For most teachers and students, Adobe Creative Cloud is overkill. It’s the industry-standard graphics creation and manipulation toolkit, offering over 20 apps for drawing, photography and animation. It includes Photoshop, Illustrator, InDesign and Premiere Pro.
It’s tough to beat, but there’s a learning curve and access is not cheap, starting at $19.99 per month for all apps for students and teachers. All Adobe Creative Cloud apps are accessed through Adobe’s Creative Cloud app, and subscriptions include access to Behance and Dropbox.
Pixlr provides two tools. Pixlr X is a quick basic editor with easy, but restrictive tools.
Pixlr E is a full-featured graphics tool similar to Photoshop.
Both are web-based and accessed through a browser, meaning they’re device-agnostic. That’s a bonus if your students have diverse devices or may be moving from device to device over the course of a project.
Pixlr is Freemium and offers a lot less support than the Adobe suite. However, there’s a YouTube channel with hundreds of videos showing how to use Pixlr to achieve specific effects.
- Image import and export from the web, or from a device
- Photo editing and animation
- AI background removal tool
- Drawing with modifiable brush size and opacity and shape template
- Color picker and color matching
- Transform tools, remove objects, layers, and convert images to PNG and PDF
- Batch editing
- Effects and filters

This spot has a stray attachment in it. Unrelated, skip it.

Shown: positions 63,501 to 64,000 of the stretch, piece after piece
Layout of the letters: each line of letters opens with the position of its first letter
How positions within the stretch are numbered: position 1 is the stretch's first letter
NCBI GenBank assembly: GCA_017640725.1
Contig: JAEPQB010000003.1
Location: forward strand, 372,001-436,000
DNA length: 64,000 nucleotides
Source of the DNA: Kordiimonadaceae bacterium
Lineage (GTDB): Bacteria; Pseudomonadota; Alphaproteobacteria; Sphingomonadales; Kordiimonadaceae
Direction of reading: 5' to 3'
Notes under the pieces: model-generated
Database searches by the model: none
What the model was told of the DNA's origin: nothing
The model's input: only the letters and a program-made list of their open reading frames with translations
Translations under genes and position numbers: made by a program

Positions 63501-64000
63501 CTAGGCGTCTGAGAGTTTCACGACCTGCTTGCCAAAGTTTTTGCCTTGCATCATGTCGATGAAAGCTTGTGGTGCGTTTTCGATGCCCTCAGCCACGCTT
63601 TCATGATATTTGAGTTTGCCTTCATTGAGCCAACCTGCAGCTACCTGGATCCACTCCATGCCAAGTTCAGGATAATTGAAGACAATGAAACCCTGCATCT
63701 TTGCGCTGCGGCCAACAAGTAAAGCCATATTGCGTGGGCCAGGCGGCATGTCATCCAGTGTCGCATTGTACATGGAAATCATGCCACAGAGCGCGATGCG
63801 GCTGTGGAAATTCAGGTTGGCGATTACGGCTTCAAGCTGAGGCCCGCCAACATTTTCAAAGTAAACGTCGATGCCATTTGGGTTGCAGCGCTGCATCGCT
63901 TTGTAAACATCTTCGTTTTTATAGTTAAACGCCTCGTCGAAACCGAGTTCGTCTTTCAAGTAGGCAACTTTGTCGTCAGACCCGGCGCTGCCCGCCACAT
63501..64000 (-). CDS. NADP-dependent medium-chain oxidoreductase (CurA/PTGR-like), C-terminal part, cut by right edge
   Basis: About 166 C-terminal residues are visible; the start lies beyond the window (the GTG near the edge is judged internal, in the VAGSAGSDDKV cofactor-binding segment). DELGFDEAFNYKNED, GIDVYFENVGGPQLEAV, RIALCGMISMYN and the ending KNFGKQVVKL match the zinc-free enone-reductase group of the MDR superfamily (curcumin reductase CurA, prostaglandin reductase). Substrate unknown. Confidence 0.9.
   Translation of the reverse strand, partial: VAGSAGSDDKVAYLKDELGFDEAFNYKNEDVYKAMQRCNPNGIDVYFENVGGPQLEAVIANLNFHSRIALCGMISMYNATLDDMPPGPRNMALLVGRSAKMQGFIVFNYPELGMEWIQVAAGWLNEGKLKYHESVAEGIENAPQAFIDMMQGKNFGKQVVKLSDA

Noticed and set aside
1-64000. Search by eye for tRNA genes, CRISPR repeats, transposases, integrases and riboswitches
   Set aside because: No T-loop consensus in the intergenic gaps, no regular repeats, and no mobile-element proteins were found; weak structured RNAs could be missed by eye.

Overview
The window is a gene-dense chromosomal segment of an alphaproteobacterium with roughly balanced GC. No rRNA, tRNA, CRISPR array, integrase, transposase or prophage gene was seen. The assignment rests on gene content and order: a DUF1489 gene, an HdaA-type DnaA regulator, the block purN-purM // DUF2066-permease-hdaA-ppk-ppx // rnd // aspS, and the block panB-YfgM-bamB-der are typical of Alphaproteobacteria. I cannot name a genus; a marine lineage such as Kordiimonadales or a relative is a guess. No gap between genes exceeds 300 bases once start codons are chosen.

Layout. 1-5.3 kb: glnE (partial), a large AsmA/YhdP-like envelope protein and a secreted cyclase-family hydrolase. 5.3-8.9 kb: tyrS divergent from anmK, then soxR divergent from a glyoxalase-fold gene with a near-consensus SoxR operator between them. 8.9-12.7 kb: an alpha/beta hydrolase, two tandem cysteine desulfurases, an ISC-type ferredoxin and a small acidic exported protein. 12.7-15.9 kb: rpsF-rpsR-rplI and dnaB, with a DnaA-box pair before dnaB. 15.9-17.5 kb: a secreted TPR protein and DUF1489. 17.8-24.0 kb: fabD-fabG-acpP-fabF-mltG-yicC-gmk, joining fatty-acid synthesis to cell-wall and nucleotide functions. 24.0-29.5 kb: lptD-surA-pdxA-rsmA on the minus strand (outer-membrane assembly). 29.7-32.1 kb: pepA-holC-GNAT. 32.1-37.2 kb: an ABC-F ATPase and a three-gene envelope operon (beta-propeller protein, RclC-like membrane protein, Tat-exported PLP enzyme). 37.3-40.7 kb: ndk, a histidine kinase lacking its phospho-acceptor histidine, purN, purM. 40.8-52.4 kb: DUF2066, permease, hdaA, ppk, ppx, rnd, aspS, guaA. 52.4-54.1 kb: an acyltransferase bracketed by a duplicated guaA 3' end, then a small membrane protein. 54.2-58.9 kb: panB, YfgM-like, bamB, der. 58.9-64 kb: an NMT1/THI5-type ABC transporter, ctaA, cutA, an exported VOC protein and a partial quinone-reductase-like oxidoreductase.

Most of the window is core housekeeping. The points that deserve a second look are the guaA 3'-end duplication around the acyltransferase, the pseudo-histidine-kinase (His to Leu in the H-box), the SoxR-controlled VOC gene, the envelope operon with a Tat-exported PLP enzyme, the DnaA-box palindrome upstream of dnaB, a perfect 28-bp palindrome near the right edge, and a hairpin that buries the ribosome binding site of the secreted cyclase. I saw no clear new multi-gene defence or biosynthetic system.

- Template library
The paid version also gives users access to thousands of overlays, icons, readymade text stickers and templates as well as tutorials on how to use them. Pricing starts at $7.99 per month ($4.90 per month) paid yearly for the Premium plan, with a 30-day free trial.
- Template library
- Intuitive interface (in the iPad version, images can be straightened by shaking the device)
- Tint, crop, paste and filter images
- Edit photos
- Add backgrounds
- Add text boxes to annotate
PicCollage is a versatile tool for creating research pages and doing basic photo editing, though it’s far from a full-featured graphics tool. It’s supported by an extensive library of how-to videos on the company’s YouTube channel, though teachers should beware that many of these may be distractions for some students.
Colorscape lets users create custom coloring sheets from photographs. It’s more likely to be useful for younger grades, or as part of a project for older students. You can snapshot yourself, friends, places or items that matter to you, then color them digitally on the iPad or print them out and color them physically.